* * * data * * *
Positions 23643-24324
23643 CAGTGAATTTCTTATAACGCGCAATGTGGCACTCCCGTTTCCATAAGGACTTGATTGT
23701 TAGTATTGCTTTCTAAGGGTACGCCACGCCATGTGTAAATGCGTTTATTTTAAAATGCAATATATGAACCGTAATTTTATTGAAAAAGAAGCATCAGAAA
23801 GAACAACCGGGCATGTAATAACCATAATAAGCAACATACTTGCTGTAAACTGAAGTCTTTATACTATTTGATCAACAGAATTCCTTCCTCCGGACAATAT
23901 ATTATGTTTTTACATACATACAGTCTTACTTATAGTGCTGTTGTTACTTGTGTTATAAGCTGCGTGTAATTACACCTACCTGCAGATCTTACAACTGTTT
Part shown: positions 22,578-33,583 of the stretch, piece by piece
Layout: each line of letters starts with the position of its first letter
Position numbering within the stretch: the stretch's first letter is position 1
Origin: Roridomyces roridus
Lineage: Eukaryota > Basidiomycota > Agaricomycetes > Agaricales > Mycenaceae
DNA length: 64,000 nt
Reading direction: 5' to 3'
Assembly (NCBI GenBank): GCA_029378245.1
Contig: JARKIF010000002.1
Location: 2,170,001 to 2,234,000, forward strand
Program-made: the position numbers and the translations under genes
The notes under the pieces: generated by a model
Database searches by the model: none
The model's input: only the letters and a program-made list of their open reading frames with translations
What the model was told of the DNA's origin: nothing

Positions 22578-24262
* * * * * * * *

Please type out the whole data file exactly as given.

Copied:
Positions 23643-24324
23643 CAGTGAATTTCTTATAACGCGCAATGTGGCACTCCCGTTTCCATAAGGACTTGATTGT
23701 TAGTATTGCTTTCTAAGGGTACGCCACGCCATGTGTAAATGCGTTTATTTTAAAATGCAATATATGAACCGTAATTTTATTGAAAAAGAAGCATCAGAAA
23801 GAACAACCGGGCATGTAATAACCATAATAAGCAACATACTTGCTGTAAACTGAAGTCTTTATACTATTTGATCAACAGAATTCCTTCCTCCGGACAATAT
23901 ATTATGTTTTTACATACATACAGTCTTACTTATAGTGCTGTTGTTACTTGTGTTATAAGCTGCGTGTAATTACACCTACCTGCAGATCTTACAACTGTTT
Part shown: positions 22,578-33,583 of the stretch, piece by piece
Layout: each line of letters starts with the position of its first letter
Position numbering within the stretch: the stretch's first letter is position 1
Origin: Roridomyces roridus
Lineage: Eukaryota > Basidiomycota > Agaricomycetes > Agaricales > Mycenaceae
DNA length: 64,000 nt
Reading direction: 5' to 3'
Assembly (NCBI GenBank): GCA_029378245.1
Contig: JARKIF010000002.1
Location: 2,170,001 to 2,234,000, forward strand
Program-made: the position numbers and the translations under genes
The notes under the pieces: generated by a model
Database searches by the model: none
The model's input: only the letters and a program-made list of their open reading frames with translations
What the model was told of the DNA's origin: nothing

Positions 22578-24262